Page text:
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Forty Acres is the back lot of Selznick Studios in Culver City. Until the night of Dec. 11, 1938 it was cluttered with old sets accumulated during 20 years of movie making. These sets were laboriously filled with waste and other inflammable materials, well soaked with kerosene. As darkness fell, the $26,000 bonfire roared sky-high while seven Technicolor cameras ground away. The first scenes of Gone With the Wind had been shot. A flat representing the Atlanta warehouse district was constructed in front of the old sets. In the light of the dying flames Myron Selznick, Hollywood's No. 1 agent, stepped over to his brother. With him was his British client, wasp-waisted, tilt-browed, hazel-eyed Cinemactress Vivien Leigh (pronounced Lee), who had slipped into Hollywood allegedly to see Laurence Olivier. Said Myron Selznick to David Selznick: "Dave, I want you to meet Scarlett O'Hara."
So after two years, four months of nationwide search and tension, dashing Georgia Belle Scarlett O'Hara was a wispish little English girl with a neatly clipped British accent. Born in Darjeeling, India, in the Himalaya Mountains, Nov. 5, 1913, she spent the first five years of her life in Calcutta, about which she remembers nothing. Later she attended convent school near London with Cinemactress Maureen O'Sullivan. Still later Vivien Leigh studied dramatics. Married in 1932 to Barrister Leigh Holman (whose first name plus her own first name she uses for a stage name), she has a little girl. After The Mask of Virtue, in which, says Cinemactress Leigh, "I played a tart," she had small parts in Fire Over England,
Dark Journey, A Yank At Oxford. While playing in The First TimeThe Last, she met Laurence Olivier, to whom, when both receive their divorces, she will be married.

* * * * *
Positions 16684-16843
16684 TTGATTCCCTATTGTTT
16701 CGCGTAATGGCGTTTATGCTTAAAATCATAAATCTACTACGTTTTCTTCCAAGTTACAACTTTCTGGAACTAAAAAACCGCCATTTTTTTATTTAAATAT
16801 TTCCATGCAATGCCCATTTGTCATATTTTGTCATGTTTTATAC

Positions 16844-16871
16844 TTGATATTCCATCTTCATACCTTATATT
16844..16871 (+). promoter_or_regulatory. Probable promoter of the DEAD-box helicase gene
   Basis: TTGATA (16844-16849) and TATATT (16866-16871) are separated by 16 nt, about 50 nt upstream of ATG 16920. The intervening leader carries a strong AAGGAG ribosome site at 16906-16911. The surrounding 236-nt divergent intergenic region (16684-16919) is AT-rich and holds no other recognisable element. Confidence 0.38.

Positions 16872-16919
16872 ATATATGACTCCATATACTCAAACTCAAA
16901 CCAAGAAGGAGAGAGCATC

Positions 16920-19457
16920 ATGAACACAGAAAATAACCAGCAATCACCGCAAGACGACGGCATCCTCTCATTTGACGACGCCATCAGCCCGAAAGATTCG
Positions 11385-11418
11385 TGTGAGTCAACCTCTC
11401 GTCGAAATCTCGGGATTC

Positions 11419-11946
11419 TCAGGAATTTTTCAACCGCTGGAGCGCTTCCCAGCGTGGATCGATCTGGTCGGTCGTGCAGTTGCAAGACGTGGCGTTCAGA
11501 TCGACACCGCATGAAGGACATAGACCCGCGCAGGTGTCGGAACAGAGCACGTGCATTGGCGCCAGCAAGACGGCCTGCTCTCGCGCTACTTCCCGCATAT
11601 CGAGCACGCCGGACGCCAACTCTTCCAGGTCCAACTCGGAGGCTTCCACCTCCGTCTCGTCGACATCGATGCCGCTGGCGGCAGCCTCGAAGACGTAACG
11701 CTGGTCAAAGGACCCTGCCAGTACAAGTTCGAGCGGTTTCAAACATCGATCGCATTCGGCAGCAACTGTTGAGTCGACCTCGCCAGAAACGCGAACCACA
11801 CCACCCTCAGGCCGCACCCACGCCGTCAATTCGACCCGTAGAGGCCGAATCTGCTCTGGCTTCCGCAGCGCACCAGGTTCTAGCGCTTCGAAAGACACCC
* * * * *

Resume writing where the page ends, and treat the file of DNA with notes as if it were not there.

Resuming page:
"Their love," says a friend, "is the most beautiful thing I have ever known." Vivien Leigh and Laurence Olivier spend most of their time together, are seldom seen at Hollywood night clubs, both like reading (she prefers biographies, thought David Cecil': The Young Melbourne "wonderfully good"). Olivier sings a few songs that Vivien Leigh knows how to pick out c i the piano. In their repertory: The Melody in F, Banjo on My Knee, My Bonnie Lies Over the Ocean.
Though professional Anglophobes squawked at the choice of an English girl to play Scarlett O'Hara and a chapter of the United Daughters of the Confederacy at Ocala, Fla. protested, most Southerners were relieved. Their real fear was that a damyankee girl might be given the part.
The choice of Vivien Leigh was not altogether a surprise to Vivien Leigh. British Director Victor Saville, now in Hollywood, read one of the first copies of Gone With the Wind to reach England. As soon as he had finished it, he rushed to the telephone and mischievously called Vivien Leigh. Said he: "Vivien, I've just read a great story for the movies about the bitchiest of all bitches, and you're just the person to play the part."
The Women. On Jan. 26, 1939, Cukor began directing with a very incomplete script. Trouble started at once. Selznick was not satisfied with the results which Cukor, a specialist in intimate scenes, especially with women, was getting. Selznick felt that Cukor did not get the "big feel" of Gone With the Wind and worked too slowly.